Writing was something he was always interested in, and spurred on by his work at the NCSA. His transition into writing made him into a pioneer in online herpetology, and one of the earliest bloggers.
“It sort of ties back to where I work and what I do. In 1993 we at NCSA had the guy who invented the Mosaic web browser and so we were encouraged to understand and utilize this new media. In 1994 I built what I would call my first herp page. It was actually the first reptile and amphibian page on the web, and it’s still there. In 1996 I decided to start keeping journals of trips I made. There were no tools, you had to use HTML code for everything. It was difficult but a lot of fun because it was new and different and a few people started to do the same thing. It was kind of fun to be at the forefront of that.”
Pingleton’s website led to other projects, eventually a book on the care of red-foot tortoises. He had adopted a group and realized there was no literature on the topic. So he did the research and published his own book.
“It took me a year and a half to write it,” he said. “I wrote it and rewrote it and edited it and figured out many things along the way, such as the writing process and editing process, and then put that out as a self-published book. And it did pretty well, and it still does pretty well on Amazon.”
The tortoise book was only the first step. Pingleton had also been interested in poetry, and through an online community called “The Banyan Tree” was able to connect with like-minded individuals and learn the craft of poetry.
“They were saying ‘When are you going to put out a book?,’ and I never really considered it because, like many people, I didn’t think my work deserved that step; but a couple of these folks just bugged me and bugged me. When self-publishing came around I thought I’d throw some of these together, and I really enjoyed the creative process, choosing the poems, the ones for the book. It’s been a great experience because I’ve learned so much about the creative process.”
Most recently, Pingleton has worked on a series of e-books for children entitled Kid’s Book of Cool Snakes and Kid’s Book of Cool Frogs and Toads. Despite his extensive knowledge and experience on the topics, writing for a younger audience hasn’t been a trip down easy street. “One of the most difficult things is trying to write for children,” he told me.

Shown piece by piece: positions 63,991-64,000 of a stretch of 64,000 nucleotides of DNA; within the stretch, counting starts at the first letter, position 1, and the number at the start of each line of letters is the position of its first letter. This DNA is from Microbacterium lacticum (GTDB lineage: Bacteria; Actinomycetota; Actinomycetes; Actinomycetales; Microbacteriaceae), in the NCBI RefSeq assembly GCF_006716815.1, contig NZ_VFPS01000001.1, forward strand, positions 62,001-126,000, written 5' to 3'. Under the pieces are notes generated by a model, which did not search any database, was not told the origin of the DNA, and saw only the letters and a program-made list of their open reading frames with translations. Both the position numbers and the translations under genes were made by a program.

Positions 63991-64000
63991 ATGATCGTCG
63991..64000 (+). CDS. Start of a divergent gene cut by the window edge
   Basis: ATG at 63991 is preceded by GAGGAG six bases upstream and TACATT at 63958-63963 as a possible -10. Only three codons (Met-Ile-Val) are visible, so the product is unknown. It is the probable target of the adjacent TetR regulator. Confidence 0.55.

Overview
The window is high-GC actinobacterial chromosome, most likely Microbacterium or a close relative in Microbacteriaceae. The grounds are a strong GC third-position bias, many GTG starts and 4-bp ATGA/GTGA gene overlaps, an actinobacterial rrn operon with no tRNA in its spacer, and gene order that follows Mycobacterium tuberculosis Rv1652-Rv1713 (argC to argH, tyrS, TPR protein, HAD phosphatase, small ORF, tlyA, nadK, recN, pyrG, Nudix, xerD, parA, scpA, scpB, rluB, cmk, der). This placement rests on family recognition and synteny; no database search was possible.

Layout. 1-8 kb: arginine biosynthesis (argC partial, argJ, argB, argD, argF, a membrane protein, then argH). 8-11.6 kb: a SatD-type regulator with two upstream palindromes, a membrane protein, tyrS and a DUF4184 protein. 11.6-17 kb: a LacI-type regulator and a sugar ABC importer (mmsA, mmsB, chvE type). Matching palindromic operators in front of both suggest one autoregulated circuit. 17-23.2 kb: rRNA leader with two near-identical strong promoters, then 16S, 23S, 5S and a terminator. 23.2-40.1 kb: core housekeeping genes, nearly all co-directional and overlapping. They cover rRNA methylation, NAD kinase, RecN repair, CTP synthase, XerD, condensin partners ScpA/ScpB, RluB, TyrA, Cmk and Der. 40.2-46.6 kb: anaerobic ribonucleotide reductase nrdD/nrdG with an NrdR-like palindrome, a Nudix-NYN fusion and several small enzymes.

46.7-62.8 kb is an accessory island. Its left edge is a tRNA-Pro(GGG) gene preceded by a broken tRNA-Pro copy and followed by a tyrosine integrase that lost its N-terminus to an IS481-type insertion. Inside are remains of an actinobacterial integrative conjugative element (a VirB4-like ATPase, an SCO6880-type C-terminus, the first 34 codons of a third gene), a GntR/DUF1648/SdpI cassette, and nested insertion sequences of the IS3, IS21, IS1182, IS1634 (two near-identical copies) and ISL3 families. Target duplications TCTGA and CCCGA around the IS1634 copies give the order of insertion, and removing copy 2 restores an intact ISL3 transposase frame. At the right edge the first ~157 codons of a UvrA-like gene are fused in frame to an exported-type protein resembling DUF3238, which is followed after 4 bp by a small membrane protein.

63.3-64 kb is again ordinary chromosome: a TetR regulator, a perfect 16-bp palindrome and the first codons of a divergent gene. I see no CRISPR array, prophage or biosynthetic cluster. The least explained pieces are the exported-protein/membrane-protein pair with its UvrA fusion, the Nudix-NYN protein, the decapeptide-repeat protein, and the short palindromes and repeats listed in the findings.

“I like the word cool because it’s retained the same meaning over time,” he said. “I wanted to show them a cool animal and tell them why it’s cool. Pictures were the easy part, but it was hard to come up with text. Who am I writing for? I like to think I’m writing for an 8-year-old or 10-year-old. I don’t want to make it too simplistic or too technical.”
“I sat down in a quiet place and tried to get in touch with my inner eight-year-old. Here’s, for an example, a hognose snake, an animal I’ve known for 40 years; it’s old stuff to me. How do I get what’s ‘cool’ about it from where I’m at now back to that kid who’s maybe heard of them but never seen them? How do I get to that point? That was the biggest challenge of preparation. I had to sort of get over being blasé about them. Not that I’m bored of them, but after seeing hundreds of them, it’s hard to get in touch with that excitement again.”
Pingleton’s goal with the children’s book series is to present interesting facts to youngsters, not in too technical a way but also not too simplistic. He would like to do more, but said the online publishing market is unstable, and it’s hard when companies don’t help with promotion. Also, the formatting: “You have different formats for different tablet devices. If you did one for iPad it would look great, but terrible for Kindle.”
Regardless of the e-book market, he said he is also interested in putting out another poetry collection. It’s just a matter of having enough ideas and new material, he said. And on self-publishing as a whole, he said, “It’s a lot of work for not so much money. If I looked at it as a part-time job, it would be a couple bucks an hour.”
He’s also working on a new field herping book, and all of his other works can be found on Amazon.